This page is a selection of personal projects I have worked on or actively work on.
GSoC 2017 Project Summary
The goal of this project was to research the use of the Rust programming language in GNOME GJS to help reduce or eliminate memory leaks and increase memory safety, and where possible, implement it to do so.
A Game Experiment
Using Rust and SDL2.
This is a mamoth project, and has involved a lot of lessons for me. Essentially it is to become a kind of minimal framework for creation of a 2D game - the basics are there and working, but it requires much more work and refinement.
Recently I broke out various parts of the engine in to their own crates, some of which are published on crates.io.
The intention of this crate is that a basic ECS is provided, where you will be required to exercise a little additional control. This is somewhat due to some limitations, and also due to trying to maintain as little overhead as possible - this means no unneccesary copies/clones.
Where most other ECS crates provide a mechanism for inserting "systems" in to the ECS to run against entities, this one leaves it out - you can think of it as a "system for entity/components". You will need to create external systems; these can be a function, a loop, or anything else.
A handy crate for parsing the Tiled JSON data in to a usable structure.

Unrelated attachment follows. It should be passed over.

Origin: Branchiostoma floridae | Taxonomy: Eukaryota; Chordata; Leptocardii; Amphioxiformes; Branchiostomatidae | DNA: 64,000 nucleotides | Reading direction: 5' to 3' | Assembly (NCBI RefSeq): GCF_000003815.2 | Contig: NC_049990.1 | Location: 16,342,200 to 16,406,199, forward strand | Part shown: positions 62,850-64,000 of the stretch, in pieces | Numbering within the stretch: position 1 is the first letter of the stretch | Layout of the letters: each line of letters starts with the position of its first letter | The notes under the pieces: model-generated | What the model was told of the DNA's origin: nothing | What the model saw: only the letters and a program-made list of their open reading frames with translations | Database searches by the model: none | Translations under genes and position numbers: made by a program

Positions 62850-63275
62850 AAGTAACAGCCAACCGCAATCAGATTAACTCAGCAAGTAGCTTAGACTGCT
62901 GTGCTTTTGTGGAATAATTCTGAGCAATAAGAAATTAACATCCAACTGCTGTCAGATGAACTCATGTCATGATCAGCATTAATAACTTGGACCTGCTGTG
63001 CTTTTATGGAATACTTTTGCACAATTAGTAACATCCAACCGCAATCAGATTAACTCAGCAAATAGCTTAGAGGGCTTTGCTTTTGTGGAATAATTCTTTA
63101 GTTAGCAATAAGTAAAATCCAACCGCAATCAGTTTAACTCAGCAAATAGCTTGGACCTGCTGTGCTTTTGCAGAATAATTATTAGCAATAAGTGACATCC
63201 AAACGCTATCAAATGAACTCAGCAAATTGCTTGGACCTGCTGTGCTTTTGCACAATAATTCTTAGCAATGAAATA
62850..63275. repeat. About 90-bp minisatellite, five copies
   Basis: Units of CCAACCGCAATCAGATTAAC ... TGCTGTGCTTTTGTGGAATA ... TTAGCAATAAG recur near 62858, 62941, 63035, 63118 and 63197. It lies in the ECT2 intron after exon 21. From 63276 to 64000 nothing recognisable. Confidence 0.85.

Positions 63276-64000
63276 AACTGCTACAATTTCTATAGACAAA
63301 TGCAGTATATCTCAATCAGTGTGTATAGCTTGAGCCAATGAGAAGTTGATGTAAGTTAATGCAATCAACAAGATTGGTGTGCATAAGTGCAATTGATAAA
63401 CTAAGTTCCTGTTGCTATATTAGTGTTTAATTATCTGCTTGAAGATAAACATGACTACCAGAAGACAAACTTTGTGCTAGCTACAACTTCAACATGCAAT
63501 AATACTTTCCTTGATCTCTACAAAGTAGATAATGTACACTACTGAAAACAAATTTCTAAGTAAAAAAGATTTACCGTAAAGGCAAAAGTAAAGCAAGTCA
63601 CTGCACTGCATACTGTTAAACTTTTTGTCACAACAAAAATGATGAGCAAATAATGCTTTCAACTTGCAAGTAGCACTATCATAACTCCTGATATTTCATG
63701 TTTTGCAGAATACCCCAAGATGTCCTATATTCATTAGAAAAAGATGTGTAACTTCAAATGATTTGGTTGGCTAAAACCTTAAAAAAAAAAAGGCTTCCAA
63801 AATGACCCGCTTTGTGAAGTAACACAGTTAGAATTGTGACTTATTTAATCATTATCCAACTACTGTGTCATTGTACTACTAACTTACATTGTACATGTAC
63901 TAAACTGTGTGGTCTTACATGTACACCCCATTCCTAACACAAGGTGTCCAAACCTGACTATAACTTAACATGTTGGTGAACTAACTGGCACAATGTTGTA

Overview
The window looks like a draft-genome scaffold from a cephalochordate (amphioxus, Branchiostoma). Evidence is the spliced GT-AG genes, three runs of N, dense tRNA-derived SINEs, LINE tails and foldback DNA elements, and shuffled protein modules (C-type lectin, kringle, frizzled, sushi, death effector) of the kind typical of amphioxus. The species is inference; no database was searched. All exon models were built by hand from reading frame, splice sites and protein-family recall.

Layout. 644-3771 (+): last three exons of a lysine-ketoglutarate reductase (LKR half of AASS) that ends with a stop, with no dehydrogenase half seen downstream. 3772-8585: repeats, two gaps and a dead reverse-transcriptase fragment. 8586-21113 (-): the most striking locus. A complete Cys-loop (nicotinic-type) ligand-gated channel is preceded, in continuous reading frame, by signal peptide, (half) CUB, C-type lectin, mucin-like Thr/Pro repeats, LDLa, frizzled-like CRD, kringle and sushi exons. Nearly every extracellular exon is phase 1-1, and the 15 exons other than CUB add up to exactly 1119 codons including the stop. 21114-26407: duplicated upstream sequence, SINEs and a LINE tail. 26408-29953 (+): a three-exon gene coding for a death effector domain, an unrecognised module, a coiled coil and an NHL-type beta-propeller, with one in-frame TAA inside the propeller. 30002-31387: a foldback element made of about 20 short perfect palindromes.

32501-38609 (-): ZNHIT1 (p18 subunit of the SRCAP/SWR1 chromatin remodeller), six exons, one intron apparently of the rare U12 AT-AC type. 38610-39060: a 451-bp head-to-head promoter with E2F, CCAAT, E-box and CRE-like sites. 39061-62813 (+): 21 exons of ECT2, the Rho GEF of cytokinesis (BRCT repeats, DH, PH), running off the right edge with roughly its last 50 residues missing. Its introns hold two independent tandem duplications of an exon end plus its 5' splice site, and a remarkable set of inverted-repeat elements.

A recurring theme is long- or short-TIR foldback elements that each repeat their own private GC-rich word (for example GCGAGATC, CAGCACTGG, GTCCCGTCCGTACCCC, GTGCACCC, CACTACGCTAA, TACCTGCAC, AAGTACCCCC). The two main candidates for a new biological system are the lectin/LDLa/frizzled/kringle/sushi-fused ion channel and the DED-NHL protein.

The crate includes a few small helper functions on Map, TileSet, and TileLayer. These functions are for common tasks such as generating a cloumn/row location (tiles are stored in a 1D array), a located box on an image for helping with tile-to-tilesheet image picking, and loading files (or strings).
A physics engine work in progress. Written by following the "Game Physics Engine Development" book by Ian Millington.
Currently has a 2d engine which works quite well.
Game of Life - Written in Rust
This is a project I'm working on bit by bit. It was an excellent way to learn
some of the more nuanced aspects of Rust and resulted in some rather messy
code at times. I also experimented quite heavily with it, from using straight
Vec to using
The code has gone through some pretty hefty evolutions at times, and now has many features on the way.
A simple Tic-Tac-Toe Web Server & Client
This was an assignment for a paper I did through Massey University. We were expected to do this using Python, but I managed to convince the professor to let me use Rust. I think it turned out well, certainly it demonstrates core client/server techniques.
This website/blog currently is built using Gutenberg which is written in Rust.